Visit the iconic Manneken Pis in Brussels

The adjectives "wacky", "cheeky" and "offbeat" best describe Belgian humour. A character trait appreciated by foreigners, Belgians, and especially the people of Brussels, are outspoken in their self-deprecating humour. So when tourists flock to one of the country's most visited monuments and come face to face with a 55-centimetre statue of a little boy taking a pee, they are often taken aback. It may sound like a Belgian joke, but what could be more Brussels than Manneken Pis? This irreverent little boy hides in the heart of the old town. Robbed, damaged and restored, the statuette that is the pride of the country has been in place for several centuries. Many legends circulate about it, each adding a layer of mystery and interest to this iconic monument that is unique in the world.

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Attracting thousands of visitors every year, the Manneken Pis, literally little boy who pees in Brussels, is a direct witness to Belgian folklore. A small bronze statue just 55.5 centimetres high (61 centimetres with its base), it sits proudly in the heart of the city, just a stone's throw from the Grand-Place. The little boy who pees is ironically one of Belgium's most famous and popular monuments. The statue in place is a copy of the original, which is carefully preserved in the Brussels City Museum, just 400 metres away. So emblematic and yet so ridiculously small, the little boy who pees is the very embodiment of Brussels humour, "la zwanze".

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Profile view of the Manneken Pis in Brussels, Belgium.

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the story of the little boy who pees

The earliest mention of Manneken Pis dates back to 1451. An administrative text describes the statue. However, this text was confused with another that referred to the statue as "the fountain of little Julien". In fact, the Manneken Pis is often nicknamed "the little Julien", albeit wrongly. From its earliest days, the fountain played an important role in the distribution of drinking water. It was placed along the rue du Chêne and stood on a column that poured its water into a basin below. The only representation of this statue can be found in a 1615 painting by Denis Van Alsloot, a Belgian painter. There are several theories as to the origin of Manneken Pis, but the most popular legend has it that a little boy saved the city by stopping a spring of water that threatened to destroy the fortifications of Brussels by urinating on the sparks of a fire.

Close-up view of Manneken Pis, the statue that symbolizes the city of Brussels, Belgium.

- © Sergii Figurnyi / Shutterstock

In 1619, a new bronze version was commissioned and produced by the sculptor J√©r√īme Duquesnoy l'Ancien. It was installed in 1620, at the same time as the column and water basins were renovated. The fountain was no longer on the public highway, but protected in a recess in the corner of Rue du Ch√™ne and Rue de l'√Čtuve. In 1770, the statuette was integrated into a rocaille d√©cor taken from various Brussels fountains. Now housed in a sort of case, it gave an even smaller impression. In 1855, the fountain was protected by a gate to prevent access to the water, since the City of Brussels had made it possible to distribute drinking water to people's homes.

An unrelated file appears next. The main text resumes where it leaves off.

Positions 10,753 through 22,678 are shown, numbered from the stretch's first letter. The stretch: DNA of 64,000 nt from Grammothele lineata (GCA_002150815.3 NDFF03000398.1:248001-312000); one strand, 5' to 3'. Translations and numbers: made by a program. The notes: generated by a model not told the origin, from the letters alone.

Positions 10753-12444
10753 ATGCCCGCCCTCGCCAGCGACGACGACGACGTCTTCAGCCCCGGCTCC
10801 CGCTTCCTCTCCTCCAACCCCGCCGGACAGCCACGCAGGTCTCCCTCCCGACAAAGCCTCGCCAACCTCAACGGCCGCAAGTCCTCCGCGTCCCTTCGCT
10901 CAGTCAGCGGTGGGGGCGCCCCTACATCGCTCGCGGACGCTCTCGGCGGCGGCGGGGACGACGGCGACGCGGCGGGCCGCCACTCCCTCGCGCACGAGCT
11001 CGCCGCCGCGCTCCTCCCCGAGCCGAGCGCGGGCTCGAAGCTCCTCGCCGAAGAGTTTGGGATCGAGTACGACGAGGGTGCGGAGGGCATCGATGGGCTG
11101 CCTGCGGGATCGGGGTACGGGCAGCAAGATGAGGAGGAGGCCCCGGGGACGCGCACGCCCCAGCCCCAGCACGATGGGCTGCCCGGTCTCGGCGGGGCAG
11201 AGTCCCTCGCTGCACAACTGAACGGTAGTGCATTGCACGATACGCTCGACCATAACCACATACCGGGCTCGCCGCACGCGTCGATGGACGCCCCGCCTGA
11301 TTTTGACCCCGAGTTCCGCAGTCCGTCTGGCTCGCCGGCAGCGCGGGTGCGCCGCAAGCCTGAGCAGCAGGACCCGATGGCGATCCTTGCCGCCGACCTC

Manneken pis , the emblematic statue of Brussels, Belgium.

- © Alina Zamogilnykh / Shutterstock

The coveted and damaged statue

Over the centuries, Manneken Pis has been damaged and stolen on several occasions, but it has also been restored and protected by the people of Brussels. In 1695, however, it was spared the French bombardments that assailed the city. A text was then written in honour of Manneken Pis, stating that it had become "an object of glory appreciated by all and renowned throughout the world". And so, for the first time, it became the symbol of the Belgians, with all its irreverent and sarcastic humour. It is said that after the bombings, the city of Brussels placed an inscription from the Bible above its head: "The Lord raised me on a pedestal of stone, and now I will raise my head above my enemies". Since then, Manneken Pis has become a symbol of Brussels' identity. It embodies the independent and slightly provocative spirit of the city, and is often seen as a symbol ofindividuality and freedom.

The Manneken Pis statue adorned with flowers in spring, Brussels, Belgium.

- © Hit1912 / Shutterstock

The statue has been stolen or attempted to be stolen several times over the centuries. But it was always found. In 1965, it was broken and ripped off, leaving only its feet on its base. For 1 year the statuette was nowhere to be found. Then, in 1966, the Antwerp magazine De Post received an anonymous call telling them that Manneken Pis was in the Charleroi canal. Divers did indeed find it at the bottom of the canal. Restored, the statuette is now housed in the city's museum, located in the heart of the King's House just a stone's throw away. So you're looking at a replica.

Manneken Pis is also known for its many outfits, which are often decorated for national holidays and special events. Some of the most famous outfits include a military outfit, a diplomat's outfit and a Christmas outfit. Finally, did you know that Manneken Pis was not the only small bronze statue in the city. It is also associated with Jeanneke Pis, which represents a little girl urinating. A feminine and much more modern version, it can be found in the impasse de la fidélité in Brussels. An extremely well-known street in the capital, where beer flows freely in the bars. Zinneke, a bronze dog, can also be found in Brussels, while a similar statue called Het Zinneke, representing a dog urinating in the city.

Manneken Pis in costume, Brussels, Belgium.

- © Sergey Rybin / Shutterstock
by Faustine PEREZ
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